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The Buck stopped here

The Buck stopped here is a weekly blog by our contemporary art correspondent Louisa Buck covering the hottest events and must-see exhibitions in London and beyond

Delayed Royal Academy Summer Exhibition delivers powerful diversity statement and an Okwui Enwezor tribute

Installation view of the Royal Academy of Arts's Summer exhibition Photo: © Royal Academy of Arts / David Parry

The Royal Academy of Arts (RA) in London's annual Summer Exhibition may have been delayed for the first time in its 250-plus-year history—but this bastion of the British art world has maintained its stiff upper lip and the show has gone on. And though all the exhibition's posters now have "Winter" scribbled over its traditional title, it is not just a new name that indicates a significant break with the past. The show's twin artist-curator duo Jane and Louise Wilson have given over the first two rooms to the fellow Royal Academician Isaac Julien, who has curated an exhibition devoted to the memory of the Nigerian curator Okwui Enwezor, who died in March 2019. Here the gauntlet is laid down by the fact that every artist in these galleries—except for Peter Doig—is black.

Njideka Akunyili Crosby's Blend in—stand out (2019) Courtesy the artist, Victoria Miro, and David Zwirner. Photo: © Royal Academy of Arts / David Parry

In a year of Black Lives Matter protests (and with October being Black History Month), it is a powerful and timely statement. Many of the artists on show also featured in Enwezor’s landmark exhibitions, including his 2015 Venice Biennale show, which repeatedly challenged the art world’s white, Western bias. There’s a dramatic pair of Wangechi Mutu's looming totemic figures and a giant Zanele Muholi self portrait which presides over a gorgeous Chris Ofili triptych, a Theaster Gates firehose abstract and arresting works by Njideka Akunyili Crosby, Glenn Ligon and Frida Orupabo. A limpid painting by Frank Bowling hangs between one of Oscar Murillo’s energetic abstracts and a gleaming black metal wall hanging by El Anatsui. One of Yinka Shonibare’s globe-headed mannequins seems buffeted by forces beyond her control and an early composite black-and-white photowork by Julien is devoted to the protests around the killing of Colin Roach, who died from a gunshot wound outside Stoke Newington police station in East London in 1983. A stark reminder that today’s struggles and protests are nothing new.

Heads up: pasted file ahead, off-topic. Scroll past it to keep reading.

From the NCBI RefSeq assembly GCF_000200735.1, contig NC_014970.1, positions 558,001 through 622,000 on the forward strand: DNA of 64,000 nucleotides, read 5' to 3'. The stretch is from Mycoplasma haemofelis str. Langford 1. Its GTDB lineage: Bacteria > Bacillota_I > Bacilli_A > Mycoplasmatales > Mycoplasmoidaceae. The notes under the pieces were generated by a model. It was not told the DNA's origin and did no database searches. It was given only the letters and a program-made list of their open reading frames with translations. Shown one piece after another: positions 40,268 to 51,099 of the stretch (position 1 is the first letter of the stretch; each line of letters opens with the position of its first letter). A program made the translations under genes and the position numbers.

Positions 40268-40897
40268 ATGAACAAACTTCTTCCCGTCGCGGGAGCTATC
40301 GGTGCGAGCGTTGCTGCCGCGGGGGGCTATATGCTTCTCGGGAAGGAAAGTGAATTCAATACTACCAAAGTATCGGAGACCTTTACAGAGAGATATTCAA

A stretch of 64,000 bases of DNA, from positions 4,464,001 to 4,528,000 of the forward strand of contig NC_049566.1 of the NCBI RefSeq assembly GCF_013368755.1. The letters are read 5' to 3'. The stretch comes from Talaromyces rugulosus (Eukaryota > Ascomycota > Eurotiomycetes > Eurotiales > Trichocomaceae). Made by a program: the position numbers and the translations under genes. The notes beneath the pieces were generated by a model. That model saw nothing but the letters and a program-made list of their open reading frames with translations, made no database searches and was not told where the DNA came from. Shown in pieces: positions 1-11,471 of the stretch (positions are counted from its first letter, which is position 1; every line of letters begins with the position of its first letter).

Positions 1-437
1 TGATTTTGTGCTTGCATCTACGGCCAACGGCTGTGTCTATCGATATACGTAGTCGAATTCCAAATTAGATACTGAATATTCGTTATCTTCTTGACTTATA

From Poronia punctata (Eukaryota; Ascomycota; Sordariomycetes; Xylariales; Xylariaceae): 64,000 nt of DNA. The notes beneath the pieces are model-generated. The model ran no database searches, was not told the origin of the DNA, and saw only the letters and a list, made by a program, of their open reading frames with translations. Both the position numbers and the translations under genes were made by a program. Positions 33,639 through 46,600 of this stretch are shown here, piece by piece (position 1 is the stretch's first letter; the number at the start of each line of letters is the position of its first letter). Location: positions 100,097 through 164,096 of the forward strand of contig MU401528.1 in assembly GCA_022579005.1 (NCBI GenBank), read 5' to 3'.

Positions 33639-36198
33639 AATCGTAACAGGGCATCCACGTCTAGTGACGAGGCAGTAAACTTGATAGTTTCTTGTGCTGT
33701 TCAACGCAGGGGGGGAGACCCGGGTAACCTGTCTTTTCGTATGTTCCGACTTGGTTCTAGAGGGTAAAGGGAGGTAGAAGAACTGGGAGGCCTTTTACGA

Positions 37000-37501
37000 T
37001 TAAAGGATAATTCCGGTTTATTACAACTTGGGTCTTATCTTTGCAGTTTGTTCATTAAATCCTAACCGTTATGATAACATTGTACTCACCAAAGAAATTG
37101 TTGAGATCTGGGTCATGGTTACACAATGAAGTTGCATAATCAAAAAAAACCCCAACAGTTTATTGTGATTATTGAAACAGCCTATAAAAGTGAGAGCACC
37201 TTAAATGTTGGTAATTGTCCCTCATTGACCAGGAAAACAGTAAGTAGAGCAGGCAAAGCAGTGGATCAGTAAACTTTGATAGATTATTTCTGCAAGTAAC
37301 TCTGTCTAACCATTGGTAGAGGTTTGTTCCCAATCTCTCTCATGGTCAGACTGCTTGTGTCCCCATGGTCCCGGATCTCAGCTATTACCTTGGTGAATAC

After such a striking beginning, it is hard for the RA’s usual mixed-bag format to compete. The first room curated by the Wilsons valiantly attempts some coherence and is animated by a sculptural installation of video works by, amongst others, Hilary Lloyd, Yuri Pattison and Lawrence Lek. The grand finale in the RA’s central rotunda goes for more of an apocalyptic cacophony, with a giant LED made by the twins cascading down one wall, a pair of Korakrit Arunanondchai’s flaming denim History Paintings and a collection of Michael Armitage’s sketchbook works depicting the rioting during the Kenyan elections adding to the sense of fracture.

But it is undoubtedly the opening salvo that has made this year’s Summer/Winter show so strong and it was a wise and generous move of the Wilsons to make it happen. Let’s just hope that the RA—and the wider world—regards it not as a token gesture, but as a manifesto for the future.